Friday, April 22, 2011

We're all on stall rest now

I made a foolish decision today which I'm feeling very guilty about (so if you're reading this spare the "you should've known better comments" unless you'd like me to ignore you for the rest of my life). I figure I should document it though so I don't make it again. Our instructor was incapacitated and unable to come in and teach today so I asked if my daughter could do a practice ride on Tiny. I couldn't find Tiny's saddle though and was worried that putting the other pony's saddle on her would be a terrible idea because it was much bigger and would likely irritate the cranky pony more than necessary. So, I suggested to my daughter she try riding bareback while I led Tiny on the lead rope. I told her if Tiny got too jumpy she could just jump off. Well, Tiny was fine once around the arena, the bucked my daughter off and galloped off. This time instead of falling down and laughing, she landed on her head, crumpled in on herself and started crying hysterically in that way that I know she's not just trying to get attention, she is actually in a lot of pain.

I went and caught Tiny and tied her to the arena wall then picked up my daughter and surveyed the damage. She kept screaming that her nose was broken but when I got her to take her face out from being buried in my shoulder I could tell it wasn't. I asked her about pain and if it hurt with movement or breathing and she screamed that it did, but then when I would change the subject to help her calm down I listened to her breathing and noticed she wasn't showing any pain upon breathing which was a relief. I took her back to the car and left Tiny in the arena until my daughter was settled. I tried cracking open a cold pack that we keep in the first aid kit in the car but it was too old and didn't work anymore. Watching me fumble with it seemed to distract my daughter from her pain and she started relaxing and I noticed she wasn't having any pain with movement.

I put Tiny away and didn't scream and beat her like I felt like. Then I saw the owner of the stable and told him what happened and said I felt like a terrible parent who made terrible decisions and he asked with concern, "Is she injured? Do you need help getting her to the doctor?" and I said, "No, she's just bruised up and it was really scary for her," and he said, "Well, kids fall off horses. Especially bratty little ponies. It happens." Then he went to talk to her while I stopped to talk to his wife (she was worried too) and he came back and I saw my daughter was laughing (and didn't show any signs of pain) and the owner said, "Thank goodness I don't have to pull out my knife and operate. I think your daughter is happy about that too!"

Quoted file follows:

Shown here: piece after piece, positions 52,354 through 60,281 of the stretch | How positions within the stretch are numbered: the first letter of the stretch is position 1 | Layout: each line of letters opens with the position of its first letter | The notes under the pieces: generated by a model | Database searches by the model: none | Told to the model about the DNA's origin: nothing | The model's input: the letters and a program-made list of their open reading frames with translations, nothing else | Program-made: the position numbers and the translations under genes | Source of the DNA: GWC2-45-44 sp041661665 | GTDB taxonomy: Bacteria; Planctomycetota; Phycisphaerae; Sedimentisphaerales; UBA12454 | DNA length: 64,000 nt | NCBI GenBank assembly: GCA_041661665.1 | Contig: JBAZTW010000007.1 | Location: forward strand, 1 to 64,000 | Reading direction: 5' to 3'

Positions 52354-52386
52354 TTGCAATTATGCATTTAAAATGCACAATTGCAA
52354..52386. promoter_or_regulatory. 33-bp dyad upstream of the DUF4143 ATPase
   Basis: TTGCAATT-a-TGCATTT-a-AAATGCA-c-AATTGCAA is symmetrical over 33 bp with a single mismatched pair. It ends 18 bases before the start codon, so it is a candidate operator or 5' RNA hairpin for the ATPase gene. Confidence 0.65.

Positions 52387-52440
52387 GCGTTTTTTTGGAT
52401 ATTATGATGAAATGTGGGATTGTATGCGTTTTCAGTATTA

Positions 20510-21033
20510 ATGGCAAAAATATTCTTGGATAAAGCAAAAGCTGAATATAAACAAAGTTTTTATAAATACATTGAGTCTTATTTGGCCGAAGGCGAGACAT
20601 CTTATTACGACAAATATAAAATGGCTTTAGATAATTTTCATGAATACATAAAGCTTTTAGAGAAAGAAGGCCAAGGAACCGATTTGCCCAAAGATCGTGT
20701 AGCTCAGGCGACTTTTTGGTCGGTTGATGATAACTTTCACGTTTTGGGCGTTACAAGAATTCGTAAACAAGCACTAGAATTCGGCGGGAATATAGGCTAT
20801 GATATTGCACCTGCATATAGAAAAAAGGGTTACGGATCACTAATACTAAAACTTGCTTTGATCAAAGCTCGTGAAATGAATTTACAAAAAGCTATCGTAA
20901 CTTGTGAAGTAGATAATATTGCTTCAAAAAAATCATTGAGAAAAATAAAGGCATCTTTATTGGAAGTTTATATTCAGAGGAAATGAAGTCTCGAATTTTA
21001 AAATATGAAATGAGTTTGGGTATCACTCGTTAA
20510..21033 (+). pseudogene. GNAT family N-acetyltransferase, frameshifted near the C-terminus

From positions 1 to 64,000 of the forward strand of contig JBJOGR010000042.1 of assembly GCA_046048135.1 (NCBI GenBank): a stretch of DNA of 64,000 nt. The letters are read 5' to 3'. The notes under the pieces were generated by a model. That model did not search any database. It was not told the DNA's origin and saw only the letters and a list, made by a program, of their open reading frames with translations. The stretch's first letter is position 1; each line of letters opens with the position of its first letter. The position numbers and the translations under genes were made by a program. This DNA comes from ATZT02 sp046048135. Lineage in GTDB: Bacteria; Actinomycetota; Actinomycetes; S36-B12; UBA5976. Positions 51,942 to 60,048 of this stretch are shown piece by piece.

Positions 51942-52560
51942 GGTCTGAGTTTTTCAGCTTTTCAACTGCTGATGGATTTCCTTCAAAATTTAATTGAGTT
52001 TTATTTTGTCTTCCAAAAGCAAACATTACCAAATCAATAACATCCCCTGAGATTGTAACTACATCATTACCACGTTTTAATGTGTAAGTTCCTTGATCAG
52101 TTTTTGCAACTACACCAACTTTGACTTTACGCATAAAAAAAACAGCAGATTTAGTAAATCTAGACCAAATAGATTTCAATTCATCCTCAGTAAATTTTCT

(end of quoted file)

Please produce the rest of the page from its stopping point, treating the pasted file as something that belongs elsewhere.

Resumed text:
We went to the drug store and bought some new portable cold packs then went to the drive through at McDonalds. I got some sort of rope burn on my finger from the lead rope whipping out of my hand. It seriously looks (and feels like) a second degree burn. I am regretting that I didn't remember to put on my swanky new riding gloves. After McDonalds and a movie on Netflix my daughter's been jumping on the couch and dancing around and talking about how tomorrow she's going to spend the whole day in her pj's to "recover" (ironic that she's saying that while jumping on the couch). I still feel guilty though like I should've known better. But then I felt guilty when she got her tonsils out like it was my fault the recovery was so hard - or it was my fault for taking her to the doctor in the first place who discovered they needed to come out. Urgh.

But after my recent experience of falling off a horse and not feeling sore at all the first evening and just a little the next day so that I ended up totally over doing it, I told my daughter that this weekend she's not to be riding horses or her scooter or bike, just chilling out and not stressing any of her upper body muscles. Just like me. Just like Sinatra. Three over-energetic, nervous-energy creatures having to take it easy this weekend. And as for me, my lesson from all this is that my daughter is not going to ride Tiny unless my instructor is present because she is a bratty little pony and only seems to listen to my instructor. I'm wondering if my daughter is going to want to ride horses again? It sounds like she is even though she's angry with Tiny. The terrified mom in me now never wants her to even get on a horse again without an eventing vest. Why why why did I think it would be great for my daughter to ride horses with me? I think I'd rather she stuck to rock climbing until we can figure out a way to attach a belay rope to her while she's on a horse!